And that’s why I try, when I talk to student activists today, to put my militant actions and my peaceful actions into context. I don’t advocate that kind of militant action, because in hindsight it was ineffective. Who did I convince? Did Nixon hear me? No. Did the army recruitment office hear me? Yes. Did they change? No. Same thing with the building damage. Same thing with the ROTC building, which was burned the next night (which I still to this day don’t believe was burned by students because students were nowhere around it when it went down). But what I teach today when I talk to young activists is that the real power we had was not with those more reckless and risky militant actions over the weekend on Friday and Saturday, but with the peaceful protest we had on Sunday night and Monday morning.

Burning ROTC building in downtown Kent, May 1, 1970. Don Roese/Akron Beacon Journal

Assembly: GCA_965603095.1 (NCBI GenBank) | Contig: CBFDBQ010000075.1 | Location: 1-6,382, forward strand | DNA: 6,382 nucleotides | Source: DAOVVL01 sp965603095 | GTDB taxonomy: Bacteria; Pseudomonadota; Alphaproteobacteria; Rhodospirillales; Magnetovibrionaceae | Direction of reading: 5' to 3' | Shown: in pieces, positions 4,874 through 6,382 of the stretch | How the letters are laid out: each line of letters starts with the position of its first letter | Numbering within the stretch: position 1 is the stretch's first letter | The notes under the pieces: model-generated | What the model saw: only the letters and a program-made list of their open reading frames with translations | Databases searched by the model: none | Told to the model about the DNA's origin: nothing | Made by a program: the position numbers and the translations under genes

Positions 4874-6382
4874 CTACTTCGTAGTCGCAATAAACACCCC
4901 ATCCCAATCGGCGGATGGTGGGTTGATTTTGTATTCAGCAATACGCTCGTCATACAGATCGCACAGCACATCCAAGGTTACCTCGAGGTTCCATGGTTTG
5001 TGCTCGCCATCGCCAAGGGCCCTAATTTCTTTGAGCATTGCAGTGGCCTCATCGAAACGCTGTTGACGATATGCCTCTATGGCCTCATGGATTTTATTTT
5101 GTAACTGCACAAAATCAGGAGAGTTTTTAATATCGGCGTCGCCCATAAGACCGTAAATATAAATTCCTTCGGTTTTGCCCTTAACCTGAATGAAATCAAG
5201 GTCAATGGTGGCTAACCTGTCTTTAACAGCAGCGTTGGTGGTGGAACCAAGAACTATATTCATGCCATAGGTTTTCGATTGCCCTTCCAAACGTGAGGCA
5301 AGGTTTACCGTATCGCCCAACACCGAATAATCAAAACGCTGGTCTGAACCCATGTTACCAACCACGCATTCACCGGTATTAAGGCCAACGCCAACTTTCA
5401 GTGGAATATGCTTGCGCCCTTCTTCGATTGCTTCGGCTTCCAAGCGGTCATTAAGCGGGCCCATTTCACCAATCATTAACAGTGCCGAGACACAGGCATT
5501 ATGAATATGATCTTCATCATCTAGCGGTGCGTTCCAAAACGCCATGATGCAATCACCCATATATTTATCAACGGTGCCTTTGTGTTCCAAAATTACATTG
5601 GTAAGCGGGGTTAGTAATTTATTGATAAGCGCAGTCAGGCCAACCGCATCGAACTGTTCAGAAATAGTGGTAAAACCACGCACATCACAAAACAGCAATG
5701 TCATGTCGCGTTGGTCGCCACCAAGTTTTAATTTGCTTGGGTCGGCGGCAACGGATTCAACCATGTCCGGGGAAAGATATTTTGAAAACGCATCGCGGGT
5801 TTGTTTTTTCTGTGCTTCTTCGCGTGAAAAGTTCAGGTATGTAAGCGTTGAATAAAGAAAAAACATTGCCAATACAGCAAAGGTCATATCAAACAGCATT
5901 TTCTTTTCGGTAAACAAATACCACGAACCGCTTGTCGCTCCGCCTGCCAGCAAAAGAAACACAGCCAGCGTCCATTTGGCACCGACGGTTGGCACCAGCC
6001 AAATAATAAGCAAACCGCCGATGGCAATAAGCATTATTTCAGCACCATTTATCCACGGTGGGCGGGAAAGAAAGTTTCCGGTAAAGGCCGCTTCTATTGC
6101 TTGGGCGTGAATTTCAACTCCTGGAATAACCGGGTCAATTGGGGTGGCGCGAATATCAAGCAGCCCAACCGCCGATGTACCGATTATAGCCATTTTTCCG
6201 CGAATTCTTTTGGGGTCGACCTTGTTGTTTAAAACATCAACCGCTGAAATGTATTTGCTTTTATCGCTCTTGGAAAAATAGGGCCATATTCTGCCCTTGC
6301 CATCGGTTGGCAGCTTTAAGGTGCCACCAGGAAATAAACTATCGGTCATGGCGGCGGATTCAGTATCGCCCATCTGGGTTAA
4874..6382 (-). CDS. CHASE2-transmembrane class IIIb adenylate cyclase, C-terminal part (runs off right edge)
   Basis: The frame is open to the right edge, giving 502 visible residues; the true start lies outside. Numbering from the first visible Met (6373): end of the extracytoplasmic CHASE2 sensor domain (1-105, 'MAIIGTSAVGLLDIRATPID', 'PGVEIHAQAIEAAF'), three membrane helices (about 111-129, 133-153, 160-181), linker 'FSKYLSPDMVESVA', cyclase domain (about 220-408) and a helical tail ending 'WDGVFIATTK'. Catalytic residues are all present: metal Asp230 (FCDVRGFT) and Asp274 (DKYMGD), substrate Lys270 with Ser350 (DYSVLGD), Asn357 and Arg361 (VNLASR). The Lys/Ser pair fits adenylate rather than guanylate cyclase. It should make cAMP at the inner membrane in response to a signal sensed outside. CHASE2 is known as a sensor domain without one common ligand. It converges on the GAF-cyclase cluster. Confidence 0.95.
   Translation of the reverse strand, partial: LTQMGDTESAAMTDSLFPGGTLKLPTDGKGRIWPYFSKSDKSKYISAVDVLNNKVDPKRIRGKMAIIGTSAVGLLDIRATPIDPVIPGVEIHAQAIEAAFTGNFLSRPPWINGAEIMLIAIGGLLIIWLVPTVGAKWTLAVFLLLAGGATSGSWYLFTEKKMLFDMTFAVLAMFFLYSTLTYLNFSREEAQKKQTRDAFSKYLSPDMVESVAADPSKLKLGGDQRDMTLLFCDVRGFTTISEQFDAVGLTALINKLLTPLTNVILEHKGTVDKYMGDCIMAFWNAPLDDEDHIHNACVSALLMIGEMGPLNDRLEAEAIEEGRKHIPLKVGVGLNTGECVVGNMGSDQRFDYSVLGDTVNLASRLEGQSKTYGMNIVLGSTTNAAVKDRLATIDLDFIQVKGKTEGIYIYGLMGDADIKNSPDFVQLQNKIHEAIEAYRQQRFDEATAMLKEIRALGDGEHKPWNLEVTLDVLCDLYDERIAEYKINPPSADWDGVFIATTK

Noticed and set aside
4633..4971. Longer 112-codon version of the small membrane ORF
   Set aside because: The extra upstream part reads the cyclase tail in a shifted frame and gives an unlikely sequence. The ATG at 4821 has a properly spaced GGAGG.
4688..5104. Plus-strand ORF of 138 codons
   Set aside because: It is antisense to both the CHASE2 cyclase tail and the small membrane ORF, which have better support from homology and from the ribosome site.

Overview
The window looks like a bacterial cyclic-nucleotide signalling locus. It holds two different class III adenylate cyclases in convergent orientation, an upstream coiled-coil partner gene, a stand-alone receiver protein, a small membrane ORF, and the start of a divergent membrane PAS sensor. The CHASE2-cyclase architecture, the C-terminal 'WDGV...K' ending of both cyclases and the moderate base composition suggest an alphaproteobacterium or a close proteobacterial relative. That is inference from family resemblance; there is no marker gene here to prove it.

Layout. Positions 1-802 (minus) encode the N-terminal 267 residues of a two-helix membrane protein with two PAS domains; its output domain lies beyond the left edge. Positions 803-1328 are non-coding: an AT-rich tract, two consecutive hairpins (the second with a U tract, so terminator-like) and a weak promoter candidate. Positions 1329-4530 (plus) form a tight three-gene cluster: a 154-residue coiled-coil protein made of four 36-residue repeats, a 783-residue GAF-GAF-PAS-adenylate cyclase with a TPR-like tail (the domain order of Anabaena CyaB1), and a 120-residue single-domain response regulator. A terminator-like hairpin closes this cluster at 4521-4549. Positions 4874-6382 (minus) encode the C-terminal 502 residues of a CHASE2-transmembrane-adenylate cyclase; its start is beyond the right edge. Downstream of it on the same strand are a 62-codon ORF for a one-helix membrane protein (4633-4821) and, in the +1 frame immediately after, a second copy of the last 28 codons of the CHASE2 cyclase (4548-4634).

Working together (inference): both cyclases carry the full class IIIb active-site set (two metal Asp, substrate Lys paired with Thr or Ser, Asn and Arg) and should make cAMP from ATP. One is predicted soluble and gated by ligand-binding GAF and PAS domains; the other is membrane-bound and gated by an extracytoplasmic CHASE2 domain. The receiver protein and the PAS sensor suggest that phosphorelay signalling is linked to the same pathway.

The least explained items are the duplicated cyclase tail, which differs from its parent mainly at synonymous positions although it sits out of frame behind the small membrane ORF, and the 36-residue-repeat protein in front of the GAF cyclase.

On Sunday night, a lot of students who were away for the weekend had come back, and they were disturbed by the presence of the Ohio National Guard on campus. They had been called in after the ROTC building had burned down. So, those students, many of whom were anti-war protesters, were willing to [participate] in a sit-in on Front Campus to protest their presence. Those students felt that we had the right to talk to our university president and engage him in a decision to ask the Guard to leave. And, unfortunately, that peaceful gathering was broken up by the National Guard when they tricked us and told us if we moved onto the Front Campus, the president would come out and talk with us. As soon as we moved onto the front lawn, they advanced on us with tear gas and fixed bayonets. Several students were stabbed that night. We all had our first tear gassing experience with them. And they dispersed our crowd. So that was also fresh in our minds during that peaceful gathering on Monday morning, which had been planned [since] Thursday, when Nixon announced the invasion of Cambodia.